Home / India / Panel proposes six new Assembly seats for Jammu, one for Kashmir

Panel proposes six new Assembly seats for Jammu, one for Kashmir

Both the National Conference and the People’s Democratic Party alleged the proposals served the BJP’s 'political agenda'
Omar Abdullah.
Omar Abdullah.
File photo

Muzaffar Raina   |   Srinagar   |   Published 21.12.21, 03:49 AM

The Delimitation Commission has proposed six new Assembly seats for Jammu and one for Kashmir, angering Valley parties and bolstering the BJP’s quest for a majority and a Hindu chief minister in the country’s biggest Muslim-majority region.

The Centre had unilaterally set up the commission last year to carve out new Assembly seats in Jammu and Kashmir although its erstwhile Assembly had put delimitation on hold till 2026.


If the commission’s proposal is accepted, Hindu-majority Jammu’s share of Assembly seats will increase from 37 to 43 and that of the overwhelmingly Muslim Valley from 46 to 47.

Both the National Conference and the People’s Democratic Party alleged the proposals served the BJP’s “political agenda”. All the parties in the

Union Territory have been asked to send in their views on the draft proposal by December 31.

Population is the main parameter for delimitation of seats. According to the 2011 census, the Valley’s 68.8 lakh people made up 56.3 per cent of Jammu and Kashmir’s population of 1.22 crore (excluding Ladakh which is now a separate Union Territory) while Jammu’s 53.5 lakh made up about 43.7 per cent.

If the commission proposal is accepted, however, the Valley’s share of seats will be 52.22 per cent against Jammu’s 47.77 per cent, with the Kashmir seats having an average population of 1.46 lakh against 1.25 lakh in Jammu.

The BJP has never won more than 25 seats in the Jammu and Kashmir Assembly, far short of the majority mark of 44 in the erstwhile 87-member House (including 4 Ladakh seats).

The goal of majority would remain difficult even if the latest proposal is accepted, but not impossible because of the increased seats in Jammu, gerrymandering and total control over institutions in Jammu and Kashmir.

The commission, headed by the former Supreme Court judge, Justice Ranjana Desai, held its second meeting in Delhi on Monday and shared the draft proposal with the five Lok Sabha members from Jammu and Kashmir, including Srinagar MP Farooq Abdullah.

The five MPs are associate members of the commission but their opinion is not binding on the panel. Chief election commissioner Sushil Chandra is ex-officio member of the commission.

Sources said the three Valley MPs, all from the National Conference, opposed the proposal while the two BJP Lok Sabha members from Jammu, including minister of state in the PMO Jitendra Singh, supported it.

The National Conference MPs were attending the meeting for the first time after boycotting the previous engagements.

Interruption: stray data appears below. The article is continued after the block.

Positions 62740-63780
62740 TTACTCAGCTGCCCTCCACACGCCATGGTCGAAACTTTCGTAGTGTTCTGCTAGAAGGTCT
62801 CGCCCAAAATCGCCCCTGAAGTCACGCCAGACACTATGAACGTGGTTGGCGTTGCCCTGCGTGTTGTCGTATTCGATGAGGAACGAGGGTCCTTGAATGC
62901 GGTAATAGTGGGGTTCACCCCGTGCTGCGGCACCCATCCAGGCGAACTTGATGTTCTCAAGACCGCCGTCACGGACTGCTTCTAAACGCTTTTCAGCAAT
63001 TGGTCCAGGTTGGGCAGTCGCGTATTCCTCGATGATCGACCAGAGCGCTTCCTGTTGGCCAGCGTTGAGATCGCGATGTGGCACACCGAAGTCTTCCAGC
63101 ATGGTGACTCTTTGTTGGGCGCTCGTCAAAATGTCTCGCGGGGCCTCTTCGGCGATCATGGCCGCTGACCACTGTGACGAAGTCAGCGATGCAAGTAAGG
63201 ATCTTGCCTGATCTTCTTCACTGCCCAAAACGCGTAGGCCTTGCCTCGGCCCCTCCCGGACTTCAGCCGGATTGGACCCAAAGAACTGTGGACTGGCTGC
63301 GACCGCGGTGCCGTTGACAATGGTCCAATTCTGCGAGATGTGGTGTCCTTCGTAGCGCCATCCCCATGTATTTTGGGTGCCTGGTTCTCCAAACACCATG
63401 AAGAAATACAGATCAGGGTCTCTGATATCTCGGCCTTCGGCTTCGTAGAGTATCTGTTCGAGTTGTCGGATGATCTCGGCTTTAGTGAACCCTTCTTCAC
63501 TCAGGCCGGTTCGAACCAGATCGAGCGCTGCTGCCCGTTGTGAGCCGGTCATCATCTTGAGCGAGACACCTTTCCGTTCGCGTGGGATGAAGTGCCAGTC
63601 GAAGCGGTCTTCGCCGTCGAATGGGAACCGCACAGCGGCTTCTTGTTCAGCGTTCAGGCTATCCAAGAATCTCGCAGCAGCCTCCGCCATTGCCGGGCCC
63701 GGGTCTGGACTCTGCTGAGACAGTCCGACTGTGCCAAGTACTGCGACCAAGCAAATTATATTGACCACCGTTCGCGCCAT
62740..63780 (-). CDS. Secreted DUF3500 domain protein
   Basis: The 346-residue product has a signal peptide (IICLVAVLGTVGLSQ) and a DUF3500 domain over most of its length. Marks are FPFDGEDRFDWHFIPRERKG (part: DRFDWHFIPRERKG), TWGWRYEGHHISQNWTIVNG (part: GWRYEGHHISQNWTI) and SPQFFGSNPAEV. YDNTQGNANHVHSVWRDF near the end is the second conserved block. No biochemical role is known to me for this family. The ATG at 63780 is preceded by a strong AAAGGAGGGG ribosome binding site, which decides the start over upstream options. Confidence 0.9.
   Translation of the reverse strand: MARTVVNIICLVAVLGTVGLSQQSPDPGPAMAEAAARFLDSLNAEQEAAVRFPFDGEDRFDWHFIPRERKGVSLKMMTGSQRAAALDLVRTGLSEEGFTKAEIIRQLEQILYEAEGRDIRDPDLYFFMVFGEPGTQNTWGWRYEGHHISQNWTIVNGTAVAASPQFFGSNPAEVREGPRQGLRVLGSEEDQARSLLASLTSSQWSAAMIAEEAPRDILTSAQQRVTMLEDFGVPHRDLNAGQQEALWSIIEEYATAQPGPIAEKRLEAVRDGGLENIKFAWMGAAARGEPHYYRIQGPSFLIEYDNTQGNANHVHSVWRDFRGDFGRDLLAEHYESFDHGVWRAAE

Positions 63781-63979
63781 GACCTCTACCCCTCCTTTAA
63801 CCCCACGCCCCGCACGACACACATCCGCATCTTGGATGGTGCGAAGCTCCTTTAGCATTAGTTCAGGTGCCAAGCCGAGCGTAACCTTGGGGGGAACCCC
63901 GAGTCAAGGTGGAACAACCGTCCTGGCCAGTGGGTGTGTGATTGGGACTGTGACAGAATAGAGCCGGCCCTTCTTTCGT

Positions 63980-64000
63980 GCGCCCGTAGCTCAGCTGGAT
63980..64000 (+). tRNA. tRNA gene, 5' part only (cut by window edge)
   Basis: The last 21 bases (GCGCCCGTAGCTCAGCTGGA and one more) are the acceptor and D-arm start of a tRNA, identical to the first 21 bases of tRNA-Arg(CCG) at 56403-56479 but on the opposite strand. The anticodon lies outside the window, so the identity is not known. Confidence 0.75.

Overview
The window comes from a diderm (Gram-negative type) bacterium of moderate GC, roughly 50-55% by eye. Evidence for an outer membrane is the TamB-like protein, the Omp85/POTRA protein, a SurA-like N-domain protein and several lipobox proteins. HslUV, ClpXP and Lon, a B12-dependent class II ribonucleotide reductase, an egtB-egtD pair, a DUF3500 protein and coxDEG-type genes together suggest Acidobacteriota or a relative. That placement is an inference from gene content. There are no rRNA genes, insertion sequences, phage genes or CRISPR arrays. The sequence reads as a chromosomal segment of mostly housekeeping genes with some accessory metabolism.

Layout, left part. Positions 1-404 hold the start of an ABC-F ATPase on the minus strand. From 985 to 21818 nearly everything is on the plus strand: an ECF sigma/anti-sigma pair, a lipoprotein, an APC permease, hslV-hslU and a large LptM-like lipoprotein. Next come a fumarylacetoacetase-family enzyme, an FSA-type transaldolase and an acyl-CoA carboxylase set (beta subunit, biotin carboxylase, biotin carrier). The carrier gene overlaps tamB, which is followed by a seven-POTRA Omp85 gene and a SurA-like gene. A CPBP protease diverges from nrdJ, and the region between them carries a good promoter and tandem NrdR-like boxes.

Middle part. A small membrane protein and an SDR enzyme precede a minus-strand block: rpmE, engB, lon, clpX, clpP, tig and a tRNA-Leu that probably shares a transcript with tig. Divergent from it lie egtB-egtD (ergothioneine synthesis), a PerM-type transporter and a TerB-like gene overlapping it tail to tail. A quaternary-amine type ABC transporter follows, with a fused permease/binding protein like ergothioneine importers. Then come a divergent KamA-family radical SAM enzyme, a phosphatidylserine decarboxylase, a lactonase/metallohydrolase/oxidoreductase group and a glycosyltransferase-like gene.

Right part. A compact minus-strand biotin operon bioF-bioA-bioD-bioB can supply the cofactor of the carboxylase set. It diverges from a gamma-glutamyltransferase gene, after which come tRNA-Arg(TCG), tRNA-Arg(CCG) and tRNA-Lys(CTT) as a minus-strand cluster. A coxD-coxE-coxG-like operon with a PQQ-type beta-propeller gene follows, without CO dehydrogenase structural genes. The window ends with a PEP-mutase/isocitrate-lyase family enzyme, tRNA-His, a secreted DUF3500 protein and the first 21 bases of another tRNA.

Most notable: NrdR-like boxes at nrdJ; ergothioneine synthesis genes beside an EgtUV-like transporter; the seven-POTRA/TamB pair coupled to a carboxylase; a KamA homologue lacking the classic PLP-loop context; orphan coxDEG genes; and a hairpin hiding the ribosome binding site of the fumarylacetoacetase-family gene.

Former chief minister Omar Abdullah said the draft proposal was “unacceptable” in the light of the 2011 census data.

“It is deeply disappointing that the commission appears to have allowed the political agenda of the BJP to dictate its recommendations rather than the data which should have been its only consideration. Contrary to the promised ‘scientific approach’, it’s a political approach,” Omar tweeted.

Former chief minister and PDP president Mehbooba Mufti said the commission had been created “simply to serve BJPs political interests by dividing people along religious & regional lines”.

Mehbooba tweeted: “The real game plan is to install a government in J&K which will legitimise the illegal & unconstitutional decisions of August 2019.”

Rubbing salt into the Valley’s wounds, Union minister Singh claimed: “National Conference members were also satisfied by parameters followed by the commission.”

The party accused him of misrepresenting facts, tweeting: “Very misleading statement. We have clearly expressed our resentment over the draft of the Delimitation Commission, the biased process of seat sharing. The party will not be a signatory to this report.”

Prime Minister Narendra Modi had at an all-party meeting with Jammu and Kashmir politicians on June 24 favoured an early completion of delimitation followed by Assembly polls and then the restoration of statehood. But the Valley parties favoured elections only after statehood had been restored.

The last redrawing of seats in Jammu and Kashmir was done in 1995. At that time, too, the then state was under central rule and Jammu got more extra seats – five against four for the Valley.

The commission has retained the 24 Assembly seats for Pakistan-occupied Kashmir that remain perennially unfilled.

Of the 90 functional seats proposed for the Assembly, nine are to be reserved for the Scheduled Castes and seven for the Schedule Tribes.

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